Alright, enough already...crazy voice in my head. Let’s move on.


Being someone with an insatiable appetite for information, after I identified the ‘worm on steroids’, I needed to learn a little something about garter snakes. Here’s what I discovered:

- Garter snakes are the most widely distributed snakes in North America. They can be found throughout the continent, except in the dry southwestern states.

- They are called garter snakes because the patterning on their sides resembles that of garters once warn by men to hold up their socks. (I have no idea what men’s sock garters look like, so, you know, shrug)

Photo from SXC

- Garter snakes give birth to live young. Anywhere from 3 to 80 baby snakes are born in a single litter. (Can you imagine giving birth to 80 babies? Ack!) On average, though, litters usually consist of between 20 to 40 babies. (Still fairly high number of births, if you ask me)

- When they are born, baby garters are about 12.5 to 23 cm (4.9 to 9 inches) long.

- The babies are independent upon birth. (Talk about leaving the nest early. And they never return; unlike human babies that move back home when they’re like, I don’t know, about 35 or so)

Photo from SXC

- The first reaction of these snakes when faced with a predator (this means you) is to hide, so most of the time you won’t even know that these reptiles are in your garden. (This is probably a huge blessing for people that are terrified of them)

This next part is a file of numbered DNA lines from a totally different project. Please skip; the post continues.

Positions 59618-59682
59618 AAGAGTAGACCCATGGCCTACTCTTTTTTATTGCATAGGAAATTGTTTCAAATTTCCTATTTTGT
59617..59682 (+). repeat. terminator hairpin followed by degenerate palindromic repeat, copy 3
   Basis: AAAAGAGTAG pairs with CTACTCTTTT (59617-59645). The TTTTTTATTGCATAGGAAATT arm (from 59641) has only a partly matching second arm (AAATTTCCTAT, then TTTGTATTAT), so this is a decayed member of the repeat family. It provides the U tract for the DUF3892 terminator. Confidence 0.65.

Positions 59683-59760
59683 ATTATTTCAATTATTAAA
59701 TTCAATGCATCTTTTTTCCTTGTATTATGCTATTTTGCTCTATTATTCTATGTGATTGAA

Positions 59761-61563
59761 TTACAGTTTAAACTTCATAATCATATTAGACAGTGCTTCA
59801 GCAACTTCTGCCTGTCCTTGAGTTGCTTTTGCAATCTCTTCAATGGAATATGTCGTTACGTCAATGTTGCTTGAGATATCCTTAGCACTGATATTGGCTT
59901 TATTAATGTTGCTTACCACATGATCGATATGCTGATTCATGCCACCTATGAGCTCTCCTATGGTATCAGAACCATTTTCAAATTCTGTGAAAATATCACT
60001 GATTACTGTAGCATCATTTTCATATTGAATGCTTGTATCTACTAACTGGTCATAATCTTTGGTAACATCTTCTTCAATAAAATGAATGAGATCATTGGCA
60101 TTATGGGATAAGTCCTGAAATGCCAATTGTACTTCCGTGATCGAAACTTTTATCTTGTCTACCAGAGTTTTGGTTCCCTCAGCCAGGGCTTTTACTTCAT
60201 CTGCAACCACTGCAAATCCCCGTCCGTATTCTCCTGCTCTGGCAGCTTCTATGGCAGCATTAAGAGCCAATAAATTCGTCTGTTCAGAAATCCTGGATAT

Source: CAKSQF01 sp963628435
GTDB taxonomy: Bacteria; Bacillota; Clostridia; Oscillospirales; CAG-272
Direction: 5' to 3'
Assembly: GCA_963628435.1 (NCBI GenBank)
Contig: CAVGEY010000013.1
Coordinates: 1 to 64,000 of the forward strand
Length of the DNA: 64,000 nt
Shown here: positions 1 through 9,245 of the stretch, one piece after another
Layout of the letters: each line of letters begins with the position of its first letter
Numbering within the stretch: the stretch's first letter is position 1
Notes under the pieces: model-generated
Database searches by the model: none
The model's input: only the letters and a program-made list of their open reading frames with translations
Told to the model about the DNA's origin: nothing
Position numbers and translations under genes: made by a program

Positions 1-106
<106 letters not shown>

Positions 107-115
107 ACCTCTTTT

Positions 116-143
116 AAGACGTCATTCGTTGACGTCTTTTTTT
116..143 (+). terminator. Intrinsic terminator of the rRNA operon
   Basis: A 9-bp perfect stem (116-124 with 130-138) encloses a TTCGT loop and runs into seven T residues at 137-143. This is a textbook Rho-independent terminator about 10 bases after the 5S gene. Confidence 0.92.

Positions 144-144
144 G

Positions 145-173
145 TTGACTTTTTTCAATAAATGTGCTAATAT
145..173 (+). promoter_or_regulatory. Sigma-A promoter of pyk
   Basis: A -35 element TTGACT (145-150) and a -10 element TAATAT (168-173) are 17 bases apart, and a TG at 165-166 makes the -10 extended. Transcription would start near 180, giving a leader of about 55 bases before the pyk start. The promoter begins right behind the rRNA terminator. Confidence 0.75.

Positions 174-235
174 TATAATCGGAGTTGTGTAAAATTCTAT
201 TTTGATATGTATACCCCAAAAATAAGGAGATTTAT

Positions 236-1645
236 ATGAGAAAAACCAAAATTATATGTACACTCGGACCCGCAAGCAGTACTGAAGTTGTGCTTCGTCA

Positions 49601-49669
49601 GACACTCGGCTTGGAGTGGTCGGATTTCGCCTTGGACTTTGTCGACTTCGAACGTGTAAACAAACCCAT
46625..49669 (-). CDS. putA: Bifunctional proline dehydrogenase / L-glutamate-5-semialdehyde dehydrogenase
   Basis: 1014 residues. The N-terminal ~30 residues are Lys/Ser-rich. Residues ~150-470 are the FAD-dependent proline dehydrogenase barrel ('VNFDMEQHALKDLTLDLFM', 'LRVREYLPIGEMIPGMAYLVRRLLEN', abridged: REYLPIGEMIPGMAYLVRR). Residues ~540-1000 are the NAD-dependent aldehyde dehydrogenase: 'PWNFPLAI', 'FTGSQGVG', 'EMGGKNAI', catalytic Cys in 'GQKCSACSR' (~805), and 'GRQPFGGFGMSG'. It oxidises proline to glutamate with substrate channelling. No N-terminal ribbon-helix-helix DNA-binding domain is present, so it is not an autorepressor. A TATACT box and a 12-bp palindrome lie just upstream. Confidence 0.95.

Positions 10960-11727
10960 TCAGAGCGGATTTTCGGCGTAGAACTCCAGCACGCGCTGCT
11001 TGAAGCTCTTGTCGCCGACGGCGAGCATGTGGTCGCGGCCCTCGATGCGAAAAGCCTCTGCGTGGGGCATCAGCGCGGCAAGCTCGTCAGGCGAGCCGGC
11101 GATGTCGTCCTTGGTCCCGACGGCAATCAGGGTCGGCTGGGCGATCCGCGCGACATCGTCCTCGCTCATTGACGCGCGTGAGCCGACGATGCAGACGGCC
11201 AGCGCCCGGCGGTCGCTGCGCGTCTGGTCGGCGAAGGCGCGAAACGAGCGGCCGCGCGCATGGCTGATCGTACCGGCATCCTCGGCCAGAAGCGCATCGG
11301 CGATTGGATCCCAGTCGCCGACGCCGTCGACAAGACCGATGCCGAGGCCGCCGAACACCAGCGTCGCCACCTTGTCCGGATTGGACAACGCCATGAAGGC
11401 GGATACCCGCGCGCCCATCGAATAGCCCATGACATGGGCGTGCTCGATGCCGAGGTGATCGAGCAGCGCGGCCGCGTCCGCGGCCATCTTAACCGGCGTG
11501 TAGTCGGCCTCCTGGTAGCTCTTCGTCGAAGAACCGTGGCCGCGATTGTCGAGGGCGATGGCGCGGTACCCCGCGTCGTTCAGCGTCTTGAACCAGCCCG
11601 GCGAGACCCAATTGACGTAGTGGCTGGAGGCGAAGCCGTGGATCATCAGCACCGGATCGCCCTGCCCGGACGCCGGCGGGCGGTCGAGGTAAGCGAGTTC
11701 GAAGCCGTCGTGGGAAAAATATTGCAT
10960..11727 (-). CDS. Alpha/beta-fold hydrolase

- Garter snakes are carnivorous, meaning they eat meat. Their diet consists of anything moving that they can overpower; this includes mosquito larvae, leeches, spiders, slugs, snails, crickets, lizards, rats, mice, voles, various other insects, other snakes that may be poisonous, birds, bird eggs, earthworms, frogs and even fish (if living near the water). Food is swallowed whole. (No chewing thoroughly for these critters)

- Garter snakes prove beneficial to the garden by eating a number of detrimental pests, but they’re also an important source of food for a number of birds and mammals. (The food chain, folks)

Photo from SXC

- If backed into a corner, garter snakes will try to scare their predator away through a show of temper. If picked up, they will release a foul-smelling liquid as a form of defense and attempt to bite their captor. But generally speaking, these snakes are not aggressive and they will more often than not try to hide or run away rather than confront the ‘enemy’.